ENDANGERING THE WELFARE OF A CHILD, SEXUAL CONDUCT
(N.J.S.A. 2C:24-4a(1)) model jury charge
Defendant is charged with endangering the welfare of a child
(Read Pertinent Count(s) of the Indictment)
The statute upon which this charge is based reads, in pertinent part:
Any person who . . . engage[s] in sexual conduct which would impair or debauch the morals of a child . . .. . . is guilty of a crime.
To find defendant guilty of this crime, the State must prove beyond a reasonable doubt the following elements:
1. That (name of victim) was a child.
2. That defendant knowingly engaged in sexual conduct with (name of victim), which would impair or debauch the morals of a child.
The first element that the State must prove beyond a reasonable doubt is that (name of victim) was a child. A "child" means any person under the age of sixteen (16) years at the time of the offense. [IF SEXUAL CONDUCT OCCURRED AFTER AUGUST 14, 2013, use the following definition of child] A "child" means any person under the age of eighteen (18) years at the time of the offense.
The State must prove only the age of (name of victim) at the time of the offense beyond a reasonable doubt. It does not have to prove that defendant knew or reasonably should have known that (name of victim) was under the age of [choose appropriate][sixteen (16)] [eighteen (18)].
The second element that the State must prove beyond a reasonable doubt is that defendant knowingly engaged in sexual conduct. Here, the State alleges that the sexual conduct committed by defendant consisted of [summarize relevant allegations]. [IF APPLICABLE: [summarize defense claims]]. Sexual conduct which would impair or debauch the morals of the child is conduct which tends to corrupt, mar, or spoil the morals of a child under eighteen (18) years of age.
The State does not have to show that the sexual conduct actually impaired or debauched the morals of (the victim). In analyzing the proofs to determine whether the evidence demonstrates that defendant’s conduct would tend to impair or debauch the morals of the child, evaluate the proofs in the context of objectively reasonable contemporary standards.
A person acts knowingly with respect to the nature of his/her conduct or the attendant circumstances if he/she is aware that the conduct is of that nature or that such circumstances exist or the person is aware of a high probability of their existence. A person acts knowingly with respect to a result of the conduct if he/she is aware that it is practically certain that such conduct will cause a result. “Knowing,” “with knowledge,” or equivalent terms have the same meaning.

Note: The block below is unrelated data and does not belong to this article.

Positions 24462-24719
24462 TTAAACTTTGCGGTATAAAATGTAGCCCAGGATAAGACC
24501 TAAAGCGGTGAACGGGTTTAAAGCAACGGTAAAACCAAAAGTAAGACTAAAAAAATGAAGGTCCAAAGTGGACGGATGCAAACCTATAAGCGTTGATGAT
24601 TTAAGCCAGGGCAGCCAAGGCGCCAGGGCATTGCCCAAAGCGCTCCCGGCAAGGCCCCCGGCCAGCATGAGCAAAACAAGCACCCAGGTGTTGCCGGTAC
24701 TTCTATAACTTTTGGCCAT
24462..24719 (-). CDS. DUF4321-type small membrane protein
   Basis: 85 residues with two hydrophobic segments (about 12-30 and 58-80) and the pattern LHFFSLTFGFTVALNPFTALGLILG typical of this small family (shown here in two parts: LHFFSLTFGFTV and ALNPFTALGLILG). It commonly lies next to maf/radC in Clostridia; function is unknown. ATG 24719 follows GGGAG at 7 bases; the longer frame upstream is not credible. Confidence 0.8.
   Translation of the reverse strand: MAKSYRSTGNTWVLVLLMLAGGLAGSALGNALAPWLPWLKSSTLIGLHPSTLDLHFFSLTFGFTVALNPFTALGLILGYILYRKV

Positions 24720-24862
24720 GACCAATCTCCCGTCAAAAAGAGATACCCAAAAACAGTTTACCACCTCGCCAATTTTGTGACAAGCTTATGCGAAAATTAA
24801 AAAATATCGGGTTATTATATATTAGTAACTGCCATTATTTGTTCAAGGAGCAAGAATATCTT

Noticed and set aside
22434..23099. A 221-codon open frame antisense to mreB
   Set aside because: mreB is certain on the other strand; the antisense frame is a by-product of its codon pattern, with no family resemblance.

Knowledge is a condition of the mind. It cannot be seen. It can only be determined by inference from defendant’s conduct, words or acts. A state of mind is rarely susceptible of direct proof but must ordinarily be inferred from the facts. Therefore, it is not necessary that the State produce witnesses to testify that an accused said that he/she had a certain state of mind when he/she did a particular thing. It is within your power to find that such proof has been furnished beyond a reasonable doubt by inference which may arise from the nature of his/her acts and conduct and from all he/she said and did at the particular time and place and from all surrounding circumstances established by the evidence.
If the State has proven every element of the offense beyond a reasonable doubt, then you must find defendant guilty of endangering the welfare of the child. If the State has failed to prove any element of the offense beyond a reasonable doubt, then you must find defendant not guilty of endangering the welfare of a child.
 By amendment effective August 14, 2013, the Legislature reconfigured the endangering statute so that N.J.S.A. 2C:24-4a(1) refers to endangering by sexual conduct and N.J.S.A. 2C;24-4a(2) refers to endangering abuse or neglect.
 In State v. Bryant, 419 N.J. Super. 15, 27-28 (App. Div. 2011), the court concluded that when sexual activity is involved, it need only be shown that the defendant engaged in the sexual activity knowingly, not that he knew that his conduct would impair or debauch the morals of the child.
 In the August 14, 2013 amendment, the Legislature eliminated third degree endangering’s limitation that the victim be under 16 years of age.
 See State v. Perez, 177 N.J. 540, 555 (2003).
 If the sexual conduct has been charged in the indictment, remind the jury of the specific conduct to which the indictment refers. If the sexual conduct is not alleged in the indictment, instruct the jury on the elements of the specific sexual offense which the State alleges has been committed. See “sexual conduct” as defined in N.J.S.A. 2C:24-4b, 2C:14-1 and in State v. D.R., 109 N.J. 348 (1988); State v. Miller, 108 N.J. 112 (1987); State v. Hess, 198 N.J. Super. 322 (App. Div. 1984); State v. Davis, 229 N.J. Super. 66 (App. Div. 1988).
 State v. Hackett, 166 N.J. 66, 86 (2001).